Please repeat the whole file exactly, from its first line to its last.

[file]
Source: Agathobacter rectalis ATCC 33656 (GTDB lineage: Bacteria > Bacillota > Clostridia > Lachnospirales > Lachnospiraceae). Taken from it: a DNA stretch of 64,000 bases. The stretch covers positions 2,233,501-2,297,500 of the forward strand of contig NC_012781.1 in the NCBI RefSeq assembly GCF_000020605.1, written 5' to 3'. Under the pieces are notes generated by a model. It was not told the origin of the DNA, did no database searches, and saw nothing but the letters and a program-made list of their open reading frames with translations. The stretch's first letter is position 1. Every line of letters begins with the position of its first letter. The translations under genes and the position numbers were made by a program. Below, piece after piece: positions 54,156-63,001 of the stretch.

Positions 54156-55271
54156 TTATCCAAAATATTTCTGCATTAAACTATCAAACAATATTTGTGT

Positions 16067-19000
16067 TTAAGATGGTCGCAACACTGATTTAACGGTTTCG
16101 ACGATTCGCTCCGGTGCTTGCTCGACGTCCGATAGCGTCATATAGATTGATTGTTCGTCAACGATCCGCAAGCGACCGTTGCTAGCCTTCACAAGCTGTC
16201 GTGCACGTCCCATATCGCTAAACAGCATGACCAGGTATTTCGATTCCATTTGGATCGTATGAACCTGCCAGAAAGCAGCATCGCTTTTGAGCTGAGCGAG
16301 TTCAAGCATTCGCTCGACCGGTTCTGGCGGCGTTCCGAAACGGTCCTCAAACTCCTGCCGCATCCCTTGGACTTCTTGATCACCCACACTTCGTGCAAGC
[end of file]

Source: Agathobacter rectalis ATCC 33656 (GTDB lineage: Bacteria > Bacillota > Clostridia > Lachnospirales > Lachnospiraceae). Taken from it: a DNA stretch of 64,000 bases. The stretch covers positions 2,233,501-2,297,500 of the forward strand of contig NC_012781.1 in the NCBI RefSeq assembly GCF_000020605.1, written 5' to 3'. Under the pieces are notes generated by a model. It was not told the origin of the DNA, did no database searches, and saw nothing but the letters and a program-made list of their open reading frames with translations. The stretch's first letter is position 1. Every line of letters begins with the position of its first letter. The translations under genes and the position numbers were made by a program. Below, piece after piece: positions 54,156-63,001 of the stretch.

Positions 54156-55271
54156 TTATCCAAAATATTTCTGCATTAAACTATCAAACAATATTTGTGT

Positions 16067-19000
16067 TTAAGATGGTCGCAACACTGATTTAACGGTTTCG
16101 ACGATTCGCTCCGGTGCTTGCTCGACGTCCGATAGCGTCATATAGATTGATTGTTCGTCAACGATCCGCAAGCGACCGTTGCTAGCCTTCACAAGCTGTC
16201 GTGCACGTCCCATATCGCTAAACAGCATGACCAGGTATTTCGATTCCATTTGGATCGTATGAACCTGCCAGAAAGCAGCATCGCTTTTGAGCTGAGCGAG
16301 TTCAAGCATTCGCTCGACCGGTTCTGGCGGCGTTCCGAAACGGTCCTCAAACTCCTGCCGCATCCCTTGGACTTCTTGATCACCCACACTTCGTGCAAGC